On 22 September 1914, three British Royal Navy Cruisers–HMS Cressy, HMS Aboukir and HMS Hogue–were sunk while on patrol near Ostend. One German U-boat, the U9, sank all three. From all three ships 837 men were rescued and 1,459 men perished ( 62 officers and 1,397 enlisted men). There was a huge outcry at the time at the large loss of life caused by a U-boat, which up till then were not taken that seriously as a threat. It hurt the reputation of the Royal Navy and forced them to implement stringent anti-submarine tactics after that. The German U-boat commander was given a hero’s welcome and the submarines would prove to be a threat to British shipping. In 1954 the British government sold salvage rights to a German company which eventually ended up being acquired by a Dutch company. And that company has been salvaging metal from the ships since 2011.
This has caused in uproar in Chatham, where a large number of those who perished came from. Now there is demand from local leaders for the government to declare the wreck site as a war grave under the Protection of Military Remains Act. The argument is that if Titanic is a grave, then the remains of three Royal Navy cruisers ought to be as well. So far there is no reaction from the British government and the company that has the salvage rights would likely fight any attempt to interfere with their ability to salvage.
1.Titanic Menu Up For Auction BBC is reporting that a menu from Titanic’s first class restaurant will be auctioned off on 18 October by Henry Aldridge & Son. The menu, stuffed inside a coat pocket, is expected to fetch £70,000($112,528). A deck plan used to help a survivor find the way to a lifeboat on Titanic will be auctioned off as well.
2. Ancient Wreck Dubbed Titanic of Ancient World Proving To Be Treasure Trove
The 2,000-year-old Antikythera shipwreck in Greece is the focus of a Woods Hole Oceanographic Institution (WHOI) expedition reports LiveScience.com. The ship likely sank between 70 B.C. and 60 B.C while on its way from Asia Minor to Rome. It was found by sponge divers in 1900 and early efforts to retrieve valuables proved costly in human lives. Some of the earlier items brought up back then included bronze and marble statues of heroes and horses, jewelry, furniture, glassware and a a complex astronomical calculator called the Antikythera mechanism. Jacques Cousteau also dived to the sunken ship and brought up some amazing items as well. This most recent expedition from Sept. 15 to Oct. 7 also brought up some fascinating items as well. Also the dive allowed for the use of rebreathers to allow divers to spend more time down exploring the wreck. They also used high resolution 3D maps of the site that showed it much larger than previously thought. Another expedition is being planned for next year.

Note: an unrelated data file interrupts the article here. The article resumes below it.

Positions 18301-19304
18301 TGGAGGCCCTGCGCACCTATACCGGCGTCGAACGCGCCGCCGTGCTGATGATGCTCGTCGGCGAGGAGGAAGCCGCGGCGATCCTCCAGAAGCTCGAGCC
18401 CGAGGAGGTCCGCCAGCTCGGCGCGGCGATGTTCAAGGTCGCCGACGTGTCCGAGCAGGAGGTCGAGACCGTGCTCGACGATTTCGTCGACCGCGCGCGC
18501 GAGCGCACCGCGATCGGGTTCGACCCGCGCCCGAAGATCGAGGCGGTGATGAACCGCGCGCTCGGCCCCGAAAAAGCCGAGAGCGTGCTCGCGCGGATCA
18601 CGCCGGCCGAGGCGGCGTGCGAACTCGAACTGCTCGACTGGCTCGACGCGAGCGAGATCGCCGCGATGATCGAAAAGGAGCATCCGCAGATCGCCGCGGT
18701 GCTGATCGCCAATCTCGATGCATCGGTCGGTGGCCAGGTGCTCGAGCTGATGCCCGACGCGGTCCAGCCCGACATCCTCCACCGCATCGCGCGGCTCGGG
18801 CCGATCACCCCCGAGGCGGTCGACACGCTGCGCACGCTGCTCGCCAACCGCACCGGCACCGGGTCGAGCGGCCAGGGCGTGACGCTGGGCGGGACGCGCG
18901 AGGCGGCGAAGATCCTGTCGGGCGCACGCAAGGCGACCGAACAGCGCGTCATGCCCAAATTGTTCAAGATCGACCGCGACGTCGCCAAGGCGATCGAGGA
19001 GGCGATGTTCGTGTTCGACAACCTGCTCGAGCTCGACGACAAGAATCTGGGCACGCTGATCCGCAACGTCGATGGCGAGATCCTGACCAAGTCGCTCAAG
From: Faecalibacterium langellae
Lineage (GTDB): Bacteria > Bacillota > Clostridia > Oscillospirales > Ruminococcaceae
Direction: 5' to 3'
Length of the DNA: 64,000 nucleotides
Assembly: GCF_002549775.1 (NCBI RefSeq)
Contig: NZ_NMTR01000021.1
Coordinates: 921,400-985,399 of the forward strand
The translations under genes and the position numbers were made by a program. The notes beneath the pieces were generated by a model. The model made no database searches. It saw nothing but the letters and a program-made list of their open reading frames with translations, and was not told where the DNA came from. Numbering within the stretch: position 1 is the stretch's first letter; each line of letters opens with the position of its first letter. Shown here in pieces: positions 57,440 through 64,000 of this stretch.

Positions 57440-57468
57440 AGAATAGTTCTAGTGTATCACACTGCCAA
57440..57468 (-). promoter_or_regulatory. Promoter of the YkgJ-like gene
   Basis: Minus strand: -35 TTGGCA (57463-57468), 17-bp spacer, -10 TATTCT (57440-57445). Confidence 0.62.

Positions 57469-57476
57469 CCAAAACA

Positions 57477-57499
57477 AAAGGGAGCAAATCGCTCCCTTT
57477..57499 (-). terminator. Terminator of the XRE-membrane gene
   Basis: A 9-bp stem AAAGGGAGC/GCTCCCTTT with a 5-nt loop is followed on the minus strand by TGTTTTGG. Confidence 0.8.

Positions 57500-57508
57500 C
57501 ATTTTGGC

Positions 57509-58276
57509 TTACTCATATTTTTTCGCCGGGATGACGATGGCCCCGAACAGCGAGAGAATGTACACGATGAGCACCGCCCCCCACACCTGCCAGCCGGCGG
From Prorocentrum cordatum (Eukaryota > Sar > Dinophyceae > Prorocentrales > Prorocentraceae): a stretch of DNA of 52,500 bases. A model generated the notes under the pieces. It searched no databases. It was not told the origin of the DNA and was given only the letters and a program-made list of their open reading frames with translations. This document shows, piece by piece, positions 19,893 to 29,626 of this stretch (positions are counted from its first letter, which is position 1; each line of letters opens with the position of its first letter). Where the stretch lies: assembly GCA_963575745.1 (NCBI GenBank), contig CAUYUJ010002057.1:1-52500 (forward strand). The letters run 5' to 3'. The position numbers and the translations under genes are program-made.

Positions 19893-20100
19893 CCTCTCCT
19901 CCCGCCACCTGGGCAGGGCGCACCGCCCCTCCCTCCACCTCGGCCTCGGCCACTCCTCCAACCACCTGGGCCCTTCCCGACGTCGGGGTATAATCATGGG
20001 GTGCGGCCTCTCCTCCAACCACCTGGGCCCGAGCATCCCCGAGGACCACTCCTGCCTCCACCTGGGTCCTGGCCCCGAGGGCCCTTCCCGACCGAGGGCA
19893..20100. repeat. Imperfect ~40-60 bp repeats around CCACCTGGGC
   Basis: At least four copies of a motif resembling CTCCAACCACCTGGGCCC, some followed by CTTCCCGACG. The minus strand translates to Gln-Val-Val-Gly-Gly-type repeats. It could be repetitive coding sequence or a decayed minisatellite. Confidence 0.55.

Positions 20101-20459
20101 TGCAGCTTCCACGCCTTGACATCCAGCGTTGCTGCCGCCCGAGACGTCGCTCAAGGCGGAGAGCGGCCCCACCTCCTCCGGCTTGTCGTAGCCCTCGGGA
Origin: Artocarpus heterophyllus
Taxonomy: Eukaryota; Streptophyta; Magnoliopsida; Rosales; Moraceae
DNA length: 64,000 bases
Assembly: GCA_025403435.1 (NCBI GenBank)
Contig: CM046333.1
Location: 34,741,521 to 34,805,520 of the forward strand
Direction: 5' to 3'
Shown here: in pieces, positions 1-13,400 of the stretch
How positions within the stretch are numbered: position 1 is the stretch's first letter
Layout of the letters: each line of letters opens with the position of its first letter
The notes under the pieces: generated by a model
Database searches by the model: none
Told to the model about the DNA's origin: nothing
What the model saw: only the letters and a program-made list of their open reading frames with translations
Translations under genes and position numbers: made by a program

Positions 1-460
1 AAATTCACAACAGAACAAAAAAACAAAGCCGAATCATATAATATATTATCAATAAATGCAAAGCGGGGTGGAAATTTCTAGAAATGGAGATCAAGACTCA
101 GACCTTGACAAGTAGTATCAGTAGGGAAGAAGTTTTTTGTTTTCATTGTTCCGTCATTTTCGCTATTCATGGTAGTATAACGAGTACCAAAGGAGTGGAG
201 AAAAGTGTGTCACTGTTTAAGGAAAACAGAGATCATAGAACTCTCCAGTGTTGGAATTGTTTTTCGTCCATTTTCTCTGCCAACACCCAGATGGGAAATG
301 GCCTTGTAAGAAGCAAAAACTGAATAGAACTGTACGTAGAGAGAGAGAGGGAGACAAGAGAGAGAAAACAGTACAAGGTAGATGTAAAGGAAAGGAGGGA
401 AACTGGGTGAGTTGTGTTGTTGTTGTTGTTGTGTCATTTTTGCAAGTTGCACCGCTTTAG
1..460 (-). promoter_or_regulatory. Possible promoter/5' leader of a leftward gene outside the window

3. Premier Exhibitions Facing Stronger Criticism Over Bodies Exhibition
As noted in an earlier posting, human rights activists in Toronto is calling for the seizure of the human bodies on display claiming many of the Chinese included were imprisoned or killed by that government. The Toronto Sun reports that Choose Humanity spokesman Joel Chipkar says the cadavers on display (which include men, women and children)were executed for engaging in such acts as belonging to group such as Falun Gong. Premier Exhibitions has not issued a formal response to the allegation.
4. If You Have $10.9 Million This Former Straus Property Could Be Yours
The Straus inheritors wanted to live big in Red Bank, New Jersey. So they decided to build a huge estate on 29,000 square feet that would have included a 27-room chateau had the Great Depression not slowed down and ended construction. They did build some fine buildings based on 18th century Provence and imported nearly everything to make it look right. What could not be imported was made by French and Italian artisans who came over to do the job. It was sold in 1951 and the houses became part of a co-op. This being a very wealthy area though, it was not a commune but a very nice place for those with lots of money to live in a lovely estate and share common amenities like a pool (important on those hot summer days). Now the whole thing is up for sale. Just fork over $10.9 million and it is yours. Pool included.
1. I like the ABC show Castle. And like everyone was stunned at how last season ended. We are now two episodes into this season and this is what we learned:that Richard Castle has a very dark secret. And somehow that caught up with him just before the wedding. And he apparently, in conjunction with others to cover it up (possibly not by choice), staged the disappearance and likely used drugs of some kind to permanently loose those memories. Does anyone think the movie Total Recall is being done on us just with a Castle twist? Personally it would have been more likely had old enemies of his father had staged it. Hey, maybe they did for all we know. Not really liking this at all. One hopes down the road Kate does not wake up to find it is the day of the wedding and all that happened really was a dream.